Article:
Recently, British AstraZeneca and American Pfizer both said that they would reduce the supply of new vaccines to the European Union in the short term on the grounds of adjusting production capacity. The move triggered strong dissatisfaction in the EU, where relevant officials criticized AstraZeneca for “violating the spirit of the contract” and demanded that it “take responsibility” and deliver the vaccine on schedule.
The shortage of vaccines is still the status quo of almost all countries
More than 68 million doses have been vaccinated in 56 countries and regions around the world, with Israel having the highest vaccination rate of 42.9 doses per 100 people and the United States having completed 23.5 million doses, according to data reported by Bloomberg on the 26th.
But even so, short supply is still almost the status quo of all countries. In the United States novel coronavirus pneumonia vaccine is currently unable to meet the vaccination needs of residents in New Jersey and New York, 26 days. New Jersey has had to close vaccination sites, and the mayor of New York says there is even “little supply” in New York City to make new vaccination appointments.
The day before, Australia had just announced the launch of Pfizer’s new crown vaccine, starting at the end of February. Although the Australian government hopes to have 4 million Australians immunized by the end of March, it also warns that the vaccination rate in Australia may slow down due to the tight global supply.
In Europe, Italy, France and other countries are even more angry with Pfizer, an American pharmaceutical company, because of the shortage of Pfizer’s new vaccine. Earlier, Pfizer issued a statement on January 15 that because of the need to adjust the production process, some vaccine products ordered by nine European countries, such as France, Sweden and Poland, will reduce the dose and delay delivery.
The guardian pointed out that the progress of vaccination varies greatly among EU countries, and the overall progress lags behind that of the United States and the United States. Data show that only about 8.5 million people in EU member states have received at least one dose of vaccine, with an average of 1.89 doses per 100 people. In the UK, 10.38 doses were given to every 100 people, compared with 6.6 doses in the United States.
The conflict is not only between the United States and Europe, but also between the European Union and the United Kingdom for the vaccine. Last August, the European Union ordered at least 300 million doses of vaccine from British pharmaceutical giant AstraZeneca, which promised to supply about 80 million doses of vaccine by the end of March this year. But last week, AstraZeneca said it could only provide 31 million doses of vaccine to the European Union by the end of March due to insufficient capacity, a 60% reduction from its previous commitment.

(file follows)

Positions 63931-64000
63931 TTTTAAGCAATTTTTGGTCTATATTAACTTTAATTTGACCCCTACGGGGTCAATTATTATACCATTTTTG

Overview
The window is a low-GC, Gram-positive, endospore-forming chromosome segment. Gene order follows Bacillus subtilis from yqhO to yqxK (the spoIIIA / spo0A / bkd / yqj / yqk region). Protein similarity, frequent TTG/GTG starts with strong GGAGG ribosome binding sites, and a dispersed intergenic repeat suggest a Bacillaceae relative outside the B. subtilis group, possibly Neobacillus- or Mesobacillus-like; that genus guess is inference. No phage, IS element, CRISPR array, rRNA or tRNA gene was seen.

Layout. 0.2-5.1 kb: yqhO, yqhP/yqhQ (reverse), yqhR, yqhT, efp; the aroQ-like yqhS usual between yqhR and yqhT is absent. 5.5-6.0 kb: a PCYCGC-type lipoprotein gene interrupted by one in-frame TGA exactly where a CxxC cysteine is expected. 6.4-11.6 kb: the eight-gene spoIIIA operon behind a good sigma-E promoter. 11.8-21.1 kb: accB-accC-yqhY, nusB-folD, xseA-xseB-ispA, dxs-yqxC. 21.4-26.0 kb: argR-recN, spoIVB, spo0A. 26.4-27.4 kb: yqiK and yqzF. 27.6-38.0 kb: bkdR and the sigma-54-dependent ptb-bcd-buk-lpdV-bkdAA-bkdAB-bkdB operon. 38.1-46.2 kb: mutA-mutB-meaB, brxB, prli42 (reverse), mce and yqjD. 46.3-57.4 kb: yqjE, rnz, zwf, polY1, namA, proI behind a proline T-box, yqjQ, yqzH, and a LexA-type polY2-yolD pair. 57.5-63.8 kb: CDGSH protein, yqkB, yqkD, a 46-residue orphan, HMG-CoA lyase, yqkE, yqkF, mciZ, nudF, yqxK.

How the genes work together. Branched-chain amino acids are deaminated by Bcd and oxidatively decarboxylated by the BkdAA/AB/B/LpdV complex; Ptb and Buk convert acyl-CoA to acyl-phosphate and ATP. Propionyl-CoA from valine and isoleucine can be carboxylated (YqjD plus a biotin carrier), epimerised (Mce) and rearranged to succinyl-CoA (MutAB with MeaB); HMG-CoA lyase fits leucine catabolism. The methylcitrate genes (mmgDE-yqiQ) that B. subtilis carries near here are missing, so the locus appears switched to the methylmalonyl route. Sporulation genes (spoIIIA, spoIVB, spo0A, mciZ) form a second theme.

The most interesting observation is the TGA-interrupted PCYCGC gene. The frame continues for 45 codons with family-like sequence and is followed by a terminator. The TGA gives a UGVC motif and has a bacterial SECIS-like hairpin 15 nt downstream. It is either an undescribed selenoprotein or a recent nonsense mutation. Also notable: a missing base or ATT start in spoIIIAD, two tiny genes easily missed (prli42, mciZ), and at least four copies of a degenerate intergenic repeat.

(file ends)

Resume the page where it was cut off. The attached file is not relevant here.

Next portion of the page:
However, the EU began to consider the “transparent registration system”, that is, except for humanitarian vaccine delivery, all vaccines produced in the EU region must be registered in advance if they are to be exported to non EU countries. The European Commission’s vice president for economic and trade affairs, Dong brovskis, said on Tuesday that the EU does not want to put obstacles in the way of vaccine delivery, but should ask companies to provide more information on where vaccines are going.
According to Hu Dawei, a researcher at the China Institute of international studies, after brexit, the relationship between Britain and Europe has been a problem. In the past few decades, under the framework of integration, the region has been getting along more harmoniously, the flow of people and logistics is relatively free, and the economic and trade relations are relatively close. Many pharmaceutical companies are multinational enterprises and will set up factories in different regions within the EU.
Hu Dawei further pointed out that at present, Britain may have conflicts of interest outside the integration process of the European Union. If it is a small country with less strength, it may compromise after a conflict with the European Union. However, the situation in Britain is different. Now the epidemic situation in Europe and the United States is more serious, and it is reasonable to compete for vaccines, whether it is between developed countries and developing countries This may happen between developed countries or even within a single country.
&The gap between rich and poor countries is widening. &The World Health Organization has issued a warning. The director general of the World Health Organization, Tak Desai, stressed that COVID-19 estimated that it had caused trillions of dollars in losses to the world, and that if the vaccine could not be distributed fairly, the world would face a double calamity of morality and economy.